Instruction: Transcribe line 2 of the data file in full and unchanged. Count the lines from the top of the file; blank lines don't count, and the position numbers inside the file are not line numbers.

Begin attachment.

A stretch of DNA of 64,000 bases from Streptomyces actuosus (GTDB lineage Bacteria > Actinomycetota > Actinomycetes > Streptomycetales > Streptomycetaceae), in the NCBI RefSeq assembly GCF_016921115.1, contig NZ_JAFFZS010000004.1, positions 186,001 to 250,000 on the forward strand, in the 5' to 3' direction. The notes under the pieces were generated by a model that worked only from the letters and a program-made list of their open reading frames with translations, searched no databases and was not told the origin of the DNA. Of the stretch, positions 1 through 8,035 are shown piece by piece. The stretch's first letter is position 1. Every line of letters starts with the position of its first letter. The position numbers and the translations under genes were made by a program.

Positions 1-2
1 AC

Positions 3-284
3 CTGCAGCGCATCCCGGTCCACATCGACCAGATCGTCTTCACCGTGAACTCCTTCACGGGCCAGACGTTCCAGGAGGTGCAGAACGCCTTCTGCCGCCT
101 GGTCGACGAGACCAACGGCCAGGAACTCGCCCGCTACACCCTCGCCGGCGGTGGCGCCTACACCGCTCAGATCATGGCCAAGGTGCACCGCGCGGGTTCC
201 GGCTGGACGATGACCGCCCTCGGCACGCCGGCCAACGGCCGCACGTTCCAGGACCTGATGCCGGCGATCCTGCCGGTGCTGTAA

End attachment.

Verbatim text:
Positions 1-2